The president of the European Commission has paid tribute to Europe’s Christian roots after weekend talks with the Pope, praising the Catholic Church’s role in fostering peace and reconciliation across the continent.
“Christianity is deeply rooted in Europe - in our daily actions, we perceive their origin in Christian values,” Ursula von der Leyen, a non-practising Lutheran, said in a Vatican Radio interview.
“When we speak of peace, of the dignity of the person, of the rule of law, of solidarity - or to put in slightly more ancient terms, of mercy - the Christian roots are perceived, as well as the depth with which they are intertwined in our age. In our daily arguments, Christianity and the values ??on which it rests play an important role.”
She said EU ties with the Vatican, currently in their fiftieth year, showed a high degree of “like-mindedness,” and were based on shared values of peace, solidarity and human dignity.
“In times of polarisation, populism and nationalism, the great and unifying force of religion, which strives for cohesion and reconciliation, has immense significance,” added the German Commission president, appointed in 2019. “It is the unifying element that gives strength to face everyday life and, above all, the commitments that await us”.
The Holy See established diplomatic relations with the EU in 1970, although a permanent EU representative was only appointed in 2006 to the Vatican, which uses the Euro but is not a member of the EU Customs Union or Schengen Agreement.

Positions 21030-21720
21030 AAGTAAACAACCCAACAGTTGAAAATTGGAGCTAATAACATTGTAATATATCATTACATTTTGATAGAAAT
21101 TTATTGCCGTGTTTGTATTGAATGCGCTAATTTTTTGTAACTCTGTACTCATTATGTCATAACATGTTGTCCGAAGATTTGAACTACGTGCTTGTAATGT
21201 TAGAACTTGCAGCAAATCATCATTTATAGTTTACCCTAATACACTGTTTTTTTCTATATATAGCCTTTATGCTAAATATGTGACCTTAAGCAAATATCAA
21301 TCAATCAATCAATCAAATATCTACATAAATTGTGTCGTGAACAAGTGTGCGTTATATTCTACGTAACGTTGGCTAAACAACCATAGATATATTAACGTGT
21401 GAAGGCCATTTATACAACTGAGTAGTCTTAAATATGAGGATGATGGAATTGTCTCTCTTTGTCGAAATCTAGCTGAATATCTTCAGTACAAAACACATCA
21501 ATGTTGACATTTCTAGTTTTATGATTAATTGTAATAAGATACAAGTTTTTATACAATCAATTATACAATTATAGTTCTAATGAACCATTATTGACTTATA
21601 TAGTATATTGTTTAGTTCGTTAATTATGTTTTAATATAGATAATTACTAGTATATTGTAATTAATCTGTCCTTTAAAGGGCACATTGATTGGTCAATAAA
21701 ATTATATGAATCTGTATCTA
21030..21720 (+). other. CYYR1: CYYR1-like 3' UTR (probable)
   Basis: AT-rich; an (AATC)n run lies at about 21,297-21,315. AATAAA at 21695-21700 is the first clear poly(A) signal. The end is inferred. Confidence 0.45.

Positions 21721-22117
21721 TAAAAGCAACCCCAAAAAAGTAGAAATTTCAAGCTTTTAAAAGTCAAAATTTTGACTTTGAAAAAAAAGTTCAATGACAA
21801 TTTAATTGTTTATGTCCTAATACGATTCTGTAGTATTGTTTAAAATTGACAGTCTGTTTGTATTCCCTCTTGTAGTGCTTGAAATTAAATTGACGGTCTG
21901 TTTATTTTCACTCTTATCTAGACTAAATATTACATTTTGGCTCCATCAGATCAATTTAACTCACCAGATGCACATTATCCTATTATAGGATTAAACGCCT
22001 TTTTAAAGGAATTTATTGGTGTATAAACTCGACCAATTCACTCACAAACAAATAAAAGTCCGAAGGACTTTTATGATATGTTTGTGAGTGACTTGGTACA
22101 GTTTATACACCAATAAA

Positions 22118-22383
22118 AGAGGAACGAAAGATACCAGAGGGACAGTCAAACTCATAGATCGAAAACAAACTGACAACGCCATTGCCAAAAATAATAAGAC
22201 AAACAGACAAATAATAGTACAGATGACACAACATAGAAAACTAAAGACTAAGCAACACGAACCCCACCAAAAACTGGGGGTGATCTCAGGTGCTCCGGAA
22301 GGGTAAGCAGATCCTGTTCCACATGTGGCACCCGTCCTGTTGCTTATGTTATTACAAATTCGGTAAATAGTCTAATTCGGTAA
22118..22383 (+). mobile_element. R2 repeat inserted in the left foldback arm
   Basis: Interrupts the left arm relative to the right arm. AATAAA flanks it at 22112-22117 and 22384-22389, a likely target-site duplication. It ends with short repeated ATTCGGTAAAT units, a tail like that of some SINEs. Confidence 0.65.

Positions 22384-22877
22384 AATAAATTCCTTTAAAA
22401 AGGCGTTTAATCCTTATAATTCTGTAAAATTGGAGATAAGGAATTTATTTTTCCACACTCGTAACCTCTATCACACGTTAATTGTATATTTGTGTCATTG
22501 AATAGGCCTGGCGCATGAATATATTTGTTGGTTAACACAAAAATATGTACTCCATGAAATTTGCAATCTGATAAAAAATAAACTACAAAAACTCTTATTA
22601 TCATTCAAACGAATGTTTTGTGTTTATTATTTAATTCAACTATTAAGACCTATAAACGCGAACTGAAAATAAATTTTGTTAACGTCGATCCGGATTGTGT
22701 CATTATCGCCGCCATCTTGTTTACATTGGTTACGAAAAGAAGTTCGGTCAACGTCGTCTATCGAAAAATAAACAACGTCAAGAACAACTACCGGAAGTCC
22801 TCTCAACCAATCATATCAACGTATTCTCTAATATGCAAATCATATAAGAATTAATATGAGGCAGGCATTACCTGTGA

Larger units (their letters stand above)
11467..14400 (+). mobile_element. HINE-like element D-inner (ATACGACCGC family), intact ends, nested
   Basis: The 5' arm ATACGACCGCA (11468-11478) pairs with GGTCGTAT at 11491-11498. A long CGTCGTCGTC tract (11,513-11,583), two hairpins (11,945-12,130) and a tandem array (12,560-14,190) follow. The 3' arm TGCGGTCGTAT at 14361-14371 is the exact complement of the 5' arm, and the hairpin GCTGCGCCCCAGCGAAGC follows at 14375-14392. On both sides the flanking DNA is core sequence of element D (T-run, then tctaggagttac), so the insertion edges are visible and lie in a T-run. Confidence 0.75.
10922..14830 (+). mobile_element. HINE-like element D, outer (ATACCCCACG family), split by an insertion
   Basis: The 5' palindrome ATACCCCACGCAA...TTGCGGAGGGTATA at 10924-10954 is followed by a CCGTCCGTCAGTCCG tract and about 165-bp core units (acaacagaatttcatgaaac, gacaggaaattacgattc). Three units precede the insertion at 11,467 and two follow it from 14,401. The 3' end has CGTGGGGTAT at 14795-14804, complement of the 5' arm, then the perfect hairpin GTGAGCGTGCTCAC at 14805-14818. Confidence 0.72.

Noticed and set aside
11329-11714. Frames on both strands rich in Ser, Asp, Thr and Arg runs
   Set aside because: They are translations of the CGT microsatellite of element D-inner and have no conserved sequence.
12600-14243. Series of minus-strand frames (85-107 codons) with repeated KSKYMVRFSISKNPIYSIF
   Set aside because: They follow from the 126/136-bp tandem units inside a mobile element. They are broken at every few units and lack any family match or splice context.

Although strongly backing European integration, the Vatican has previously clashed with EU leaders over their failure to acknowledge Europe’s Christian heritage in a projected 2005 EU constitution, as well as over EU support for abortion, same-sex unions, stem-cell research and other practices.
A Vatican statement said Von Der Leyn’s “cordial discussions” with Pope Francis and the Vatican’s Secretary of State, Cardinal Pietro Parolin, had covered the Covid-19 pandemic, migration, climate change and current Middle East developments. It added that “human and social development” across Europe had also featured, as well as a multilateral Conference on Europe’s Future, inaugurated on 9 May, in which the Brussels-based Commission of EU Bishops Conferences (COMECE) and non-Catholic Conference of European Churches (CEC) are taking part.
In her Vatican Radio interview, Von Der Leyen described Vatican calls for a “globalisation of solidarity” as “very close to our hearts”, adding that the Pope’s 2015 encyclical Laudato Si’ had given a “positive push” to EU moves to “protect our planet, nature and climate” by achieving climate neutrality by 2050.
The Vatican meeting came a day after a 21 May online prayer service for Christian unity and Europe’s future, hosted by members of the European Parliament, with participation from leaders of COMECE and CEC, as well as the Orthodox Ecumenical Patriarch, Bartholomew I. A COMECE statement said the event had provided “an occasion to pray and reflect on the European values of peace and justice, and the role of European churches in fostering “unity in challenging times”.